APSIPA Transactions on Signal and Information Processing > Vol 11 > Issue 2

Detecting Deepfake Videos in Data Scarcity Conditions by Means of Video Coding Features

Jun Wang, Department of Information Engineering and Mathematics, University of Siena, Italy, j.wang@student.unisi.it , Omran Alamayreh, Department of Information Engineering and Mathematics, University of Siena, Italy, Benedetta Tondi, Department of Information Engineering and Mathematics, University of Siena, Italy, Andrea Costanzo, Department of Information Engineering and Mathematics, University of Siena, Italy, Mauro Barni, Department of Information Engineering and Mathematics, University of Siena, Italy
 
Suggested Citation
Jun Wang, Omran Alamayreh, Benedetta Tondi, Andrea Costanzo and Mauro Barni (2022), "Detecting Deepfake Videos in Data Scarcity Conditions by Means of Video Coding Features", APSIPA Transactions on Signal and Information Processing: Vol. 11: No. 2, e43. http://dx.doi.org/10.1561/116.00000032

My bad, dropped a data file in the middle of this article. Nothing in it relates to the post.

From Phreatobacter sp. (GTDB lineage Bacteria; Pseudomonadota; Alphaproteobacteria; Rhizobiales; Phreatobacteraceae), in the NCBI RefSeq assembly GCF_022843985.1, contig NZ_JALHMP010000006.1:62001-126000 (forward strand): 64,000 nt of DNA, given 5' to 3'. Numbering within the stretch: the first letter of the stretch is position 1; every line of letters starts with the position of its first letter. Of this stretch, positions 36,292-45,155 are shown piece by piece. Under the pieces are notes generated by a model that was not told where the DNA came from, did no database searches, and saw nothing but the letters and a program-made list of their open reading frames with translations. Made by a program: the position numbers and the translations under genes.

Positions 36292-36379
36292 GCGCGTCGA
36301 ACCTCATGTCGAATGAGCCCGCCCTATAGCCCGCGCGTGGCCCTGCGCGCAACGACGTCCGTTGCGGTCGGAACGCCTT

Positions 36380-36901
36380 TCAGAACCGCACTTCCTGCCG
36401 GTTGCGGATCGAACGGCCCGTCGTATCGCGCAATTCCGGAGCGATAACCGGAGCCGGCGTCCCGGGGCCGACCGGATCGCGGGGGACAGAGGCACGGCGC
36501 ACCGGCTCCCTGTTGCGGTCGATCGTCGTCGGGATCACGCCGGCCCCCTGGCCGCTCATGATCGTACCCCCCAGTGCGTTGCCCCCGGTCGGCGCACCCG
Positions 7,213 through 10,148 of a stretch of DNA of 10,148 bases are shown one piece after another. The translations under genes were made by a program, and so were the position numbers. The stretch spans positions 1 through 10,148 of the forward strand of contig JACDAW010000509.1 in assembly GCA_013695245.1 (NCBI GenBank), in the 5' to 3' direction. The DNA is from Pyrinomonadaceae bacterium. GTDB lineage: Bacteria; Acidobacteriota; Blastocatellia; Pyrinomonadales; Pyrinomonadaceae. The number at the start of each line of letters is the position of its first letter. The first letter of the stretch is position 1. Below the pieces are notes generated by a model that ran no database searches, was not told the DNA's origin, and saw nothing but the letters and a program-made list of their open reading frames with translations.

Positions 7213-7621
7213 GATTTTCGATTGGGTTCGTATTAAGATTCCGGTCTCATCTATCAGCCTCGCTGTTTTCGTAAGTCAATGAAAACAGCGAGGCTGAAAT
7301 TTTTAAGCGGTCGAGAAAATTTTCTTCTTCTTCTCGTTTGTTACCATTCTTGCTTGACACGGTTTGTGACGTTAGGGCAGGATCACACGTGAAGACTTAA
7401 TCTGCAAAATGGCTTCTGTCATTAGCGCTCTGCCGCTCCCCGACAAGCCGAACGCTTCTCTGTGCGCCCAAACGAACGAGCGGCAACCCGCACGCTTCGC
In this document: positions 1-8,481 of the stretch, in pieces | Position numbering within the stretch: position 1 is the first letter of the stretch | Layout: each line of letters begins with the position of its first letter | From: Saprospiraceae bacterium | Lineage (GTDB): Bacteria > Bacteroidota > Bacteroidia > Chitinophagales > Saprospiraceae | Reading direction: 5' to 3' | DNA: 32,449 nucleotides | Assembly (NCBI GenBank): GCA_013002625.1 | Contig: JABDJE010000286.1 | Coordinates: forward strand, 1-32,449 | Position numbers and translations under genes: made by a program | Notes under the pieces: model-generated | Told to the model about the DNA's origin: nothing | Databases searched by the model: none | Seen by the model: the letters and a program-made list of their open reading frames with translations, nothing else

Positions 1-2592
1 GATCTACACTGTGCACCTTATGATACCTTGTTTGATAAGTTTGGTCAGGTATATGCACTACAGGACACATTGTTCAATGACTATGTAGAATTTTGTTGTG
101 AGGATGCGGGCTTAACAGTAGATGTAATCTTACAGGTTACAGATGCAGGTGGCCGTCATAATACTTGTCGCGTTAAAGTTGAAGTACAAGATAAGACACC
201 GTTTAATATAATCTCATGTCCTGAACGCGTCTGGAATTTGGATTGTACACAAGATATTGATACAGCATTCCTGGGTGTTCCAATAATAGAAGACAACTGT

Publication Date: 28 Dec 2022
© 2022 J. Wang, O. Alamayreh, B. Tondi, A. Costanzo and M. Barni
 
Subjects
 
Keywords
Deepfake detectionvideo forensicsdeep learning for forensicsvideo coding
 

Share

Open Access

This is published under the terms of CC BY-NC.

Downloaded: 744 times

In this article:
Introduction 
Related Work 
DeepFake Detection based on Video Coding Features 
Methodology 
Experimental Results 
Conclusions 
References 

Abstract

The most powerful deepfake detection methods developed so far are based on deep learning, requiring that large amounts of training data representative of the specific task are available to the trainer. In this paper, we propose a feature-based method for video deepfake detection that can work in data scarcity conditions, that is, when only very few examples are available to the forensic analyst. The proposed method is based on video coding analysis and relies on a simple footprint obtained from the motion prediction modes in the video sequence. The footprint is extracted from video sequences and used to train a simple linear Support Vector Machine classifier. The effectiveness of the proposed method is validated experimentally on three different datasets, namely, a synthetic street video dataset and two datasets of Deepfake face videos.

DOI:10.1561/116.00000032

Companion

APSIPA Transactions on Signal and Information Processing Special Issue - Multi-Disciplinary Dis/Misinformation Analysis and Countermeasures: Articles Overview
See the other articles that are part of this special issue.